The new Take a Kid to a Car Show website is an interactive, one-stop shop for both kids and adults interested in learning more about the program. Program supporters are encouraged to submit content—including event information for inclusion on the site’s event calendar—to email@example.com.
All of the messages are aimed at one thing: getting kids exposed to the restoration hobby at a very young age. Also available for download are the PSA images themselves, which organizers may incorporate into their own event information. Utilizing the stock TKCS images helps brand both the event and the TKCS program. In addition, stickers branded with the TKCS logo are available in rolls of 50, free for the asking. These are very popular items for goodie bags, as giveaways at a car show “kid’s area” and in other promotional offerings.
Probably the most popular TKCS promotion over the years was a coloring book that was sponsored by Year One. The coloring book provided a lasting link between young people and the cars they saw at a car show. ARMO leadership decided in 2010 that, as popular as the coloring book was, the TKCS message could be sent to far more people through the creation of a Take a Kid to a Car Show website.
Phase 1 of the TKCS website was launched on March 1, 2011 and can be found at www.takeakidtoacarshow.com. Designed to be an interactive, one-stop shop for all things TKCS, the site contains features and information for both kids and adults. Car show promoters can find information on how and why to get involved, how to download TKCS logos and ads, how to attract media to an event and more.
Kid-specific pages include instructions on downloading a free iPhone app that enables the user to color a car right on his or her iPhone or iPad. The TKCS coloring book also lives again on the website and is available for download in PDF format. There is also a page that lists supporters of the TKCS program as well as testimonials from active participants.
One prominent feature of the new site is “Find a Car Show.” Events are presented on a calendar, and clicking on an event brings the viewer to an information page for that event. The calendar is searchable using several different criteria.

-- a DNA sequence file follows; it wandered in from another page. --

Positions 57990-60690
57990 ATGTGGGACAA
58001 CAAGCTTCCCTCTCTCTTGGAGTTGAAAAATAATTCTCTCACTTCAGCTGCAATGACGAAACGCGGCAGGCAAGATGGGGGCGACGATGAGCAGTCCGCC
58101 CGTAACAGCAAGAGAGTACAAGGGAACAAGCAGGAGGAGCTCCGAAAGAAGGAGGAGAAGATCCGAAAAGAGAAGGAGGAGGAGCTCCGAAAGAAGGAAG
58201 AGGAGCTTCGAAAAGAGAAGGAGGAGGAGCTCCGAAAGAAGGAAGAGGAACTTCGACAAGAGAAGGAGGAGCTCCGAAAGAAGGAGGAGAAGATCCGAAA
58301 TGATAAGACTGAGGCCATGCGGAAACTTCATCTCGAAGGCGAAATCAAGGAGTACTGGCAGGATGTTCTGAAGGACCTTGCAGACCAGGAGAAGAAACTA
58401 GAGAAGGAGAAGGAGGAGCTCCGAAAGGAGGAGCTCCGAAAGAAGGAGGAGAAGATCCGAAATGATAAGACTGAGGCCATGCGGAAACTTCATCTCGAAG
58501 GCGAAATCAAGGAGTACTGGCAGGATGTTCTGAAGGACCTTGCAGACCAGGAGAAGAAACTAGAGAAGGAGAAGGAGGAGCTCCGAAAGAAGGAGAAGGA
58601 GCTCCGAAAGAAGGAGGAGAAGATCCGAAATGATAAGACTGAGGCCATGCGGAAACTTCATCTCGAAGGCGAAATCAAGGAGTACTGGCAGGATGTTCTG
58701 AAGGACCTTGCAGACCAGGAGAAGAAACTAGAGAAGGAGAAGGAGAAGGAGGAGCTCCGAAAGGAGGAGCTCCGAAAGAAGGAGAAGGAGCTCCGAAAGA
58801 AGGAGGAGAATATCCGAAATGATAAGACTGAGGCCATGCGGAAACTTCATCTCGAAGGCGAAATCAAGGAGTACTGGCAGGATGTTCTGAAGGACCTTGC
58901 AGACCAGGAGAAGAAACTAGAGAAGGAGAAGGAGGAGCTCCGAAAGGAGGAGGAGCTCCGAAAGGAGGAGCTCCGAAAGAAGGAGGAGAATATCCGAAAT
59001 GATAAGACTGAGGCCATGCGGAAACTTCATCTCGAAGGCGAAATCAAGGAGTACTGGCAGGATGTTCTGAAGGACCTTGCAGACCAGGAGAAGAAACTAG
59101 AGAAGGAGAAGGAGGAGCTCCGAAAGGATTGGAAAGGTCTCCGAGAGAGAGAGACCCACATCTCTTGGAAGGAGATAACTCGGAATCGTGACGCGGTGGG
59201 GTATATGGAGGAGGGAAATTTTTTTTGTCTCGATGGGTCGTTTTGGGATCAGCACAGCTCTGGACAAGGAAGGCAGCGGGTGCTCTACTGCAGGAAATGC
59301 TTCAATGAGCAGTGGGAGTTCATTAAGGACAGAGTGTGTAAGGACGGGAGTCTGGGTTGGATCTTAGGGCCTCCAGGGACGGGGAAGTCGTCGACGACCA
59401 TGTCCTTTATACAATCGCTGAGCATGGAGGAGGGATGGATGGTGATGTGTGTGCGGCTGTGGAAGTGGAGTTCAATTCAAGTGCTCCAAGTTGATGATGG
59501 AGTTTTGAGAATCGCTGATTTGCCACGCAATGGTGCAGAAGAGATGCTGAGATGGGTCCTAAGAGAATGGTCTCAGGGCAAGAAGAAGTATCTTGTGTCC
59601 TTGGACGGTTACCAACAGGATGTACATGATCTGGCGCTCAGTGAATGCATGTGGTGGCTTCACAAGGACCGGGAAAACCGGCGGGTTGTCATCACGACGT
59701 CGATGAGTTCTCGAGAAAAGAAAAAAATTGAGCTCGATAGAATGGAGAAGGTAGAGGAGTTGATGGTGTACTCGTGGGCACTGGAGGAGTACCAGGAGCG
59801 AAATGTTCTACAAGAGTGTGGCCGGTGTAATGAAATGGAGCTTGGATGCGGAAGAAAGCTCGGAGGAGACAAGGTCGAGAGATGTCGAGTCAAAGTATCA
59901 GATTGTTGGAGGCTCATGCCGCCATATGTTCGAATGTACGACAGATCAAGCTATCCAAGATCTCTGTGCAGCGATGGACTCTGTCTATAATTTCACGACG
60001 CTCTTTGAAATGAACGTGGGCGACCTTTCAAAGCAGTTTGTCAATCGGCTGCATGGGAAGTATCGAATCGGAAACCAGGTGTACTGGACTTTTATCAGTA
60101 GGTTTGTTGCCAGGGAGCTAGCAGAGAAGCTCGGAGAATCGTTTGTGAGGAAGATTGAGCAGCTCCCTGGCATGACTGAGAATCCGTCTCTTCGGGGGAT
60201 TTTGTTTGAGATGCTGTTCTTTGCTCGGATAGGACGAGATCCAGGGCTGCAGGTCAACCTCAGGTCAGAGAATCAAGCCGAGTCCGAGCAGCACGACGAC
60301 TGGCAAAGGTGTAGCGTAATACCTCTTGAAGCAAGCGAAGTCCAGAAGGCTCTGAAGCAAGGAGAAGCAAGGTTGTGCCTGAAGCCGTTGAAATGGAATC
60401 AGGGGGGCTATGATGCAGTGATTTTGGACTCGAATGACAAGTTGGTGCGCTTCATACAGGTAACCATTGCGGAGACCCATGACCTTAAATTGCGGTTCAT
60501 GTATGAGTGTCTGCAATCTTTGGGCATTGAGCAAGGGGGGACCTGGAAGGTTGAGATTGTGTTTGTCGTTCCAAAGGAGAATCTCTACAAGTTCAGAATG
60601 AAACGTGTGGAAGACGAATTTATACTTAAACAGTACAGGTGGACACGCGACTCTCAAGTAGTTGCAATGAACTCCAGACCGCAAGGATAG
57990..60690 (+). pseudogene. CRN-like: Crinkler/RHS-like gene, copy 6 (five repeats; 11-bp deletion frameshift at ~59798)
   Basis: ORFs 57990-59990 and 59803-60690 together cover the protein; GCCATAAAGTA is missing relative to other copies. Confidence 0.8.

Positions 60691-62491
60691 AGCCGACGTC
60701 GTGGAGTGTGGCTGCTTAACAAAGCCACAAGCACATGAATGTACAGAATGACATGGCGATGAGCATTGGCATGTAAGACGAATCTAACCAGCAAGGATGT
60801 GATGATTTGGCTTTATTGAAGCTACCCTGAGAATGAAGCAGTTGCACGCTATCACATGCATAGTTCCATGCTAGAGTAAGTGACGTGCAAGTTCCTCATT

Future enhancements to the site include an updated “Find a Car Show” that will include a true Google Maps search feature and will allow promoters to upload event information directly. An interactive “Customize the Car” game is also being researched. It would allow kids to customize and share or swap cars over the Internet.
The current site is just the beginning, according to Ken DeVries of Auto Trader Classics. DeVries is an ARMO Select Committee member and chairman of the task force that developed the website.
“Everyone is encouraged to submit content for inclusion on the site,” he said. “If you have a good story about a youngster at an event or you simply believe in the messaging, submit a testimonial. If you wish to be counted as an active supporter of the messaging, submit your information. Do you have a cool photo, especially of a young person enjoying a car show? Send it in. If you don’t see your event on the calendar, submit the information and we’ll get it added. Eventually, we’ll add functionality that allows viewers to upload content directly, but for now, send anything you have to our SEMA liaison, Jim Skelly. Enjoy!”
Event information to be listed on the calendar should include event name, description (types of vehicles, cruise or car show, etc.), location, date and time, any special attractions and a link to a website or promotional material, if available.